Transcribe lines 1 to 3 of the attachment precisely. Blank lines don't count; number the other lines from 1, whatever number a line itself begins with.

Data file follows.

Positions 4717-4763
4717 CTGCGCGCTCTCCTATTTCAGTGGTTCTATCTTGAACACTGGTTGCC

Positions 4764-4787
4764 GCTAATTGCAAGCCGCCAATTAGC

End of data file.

Positions 4717-4763
4717 CTGCGCGCTCTCCTATTTCAGTGGTTCTATCTTGAACACTGGTTGCC

Positions 4764-4787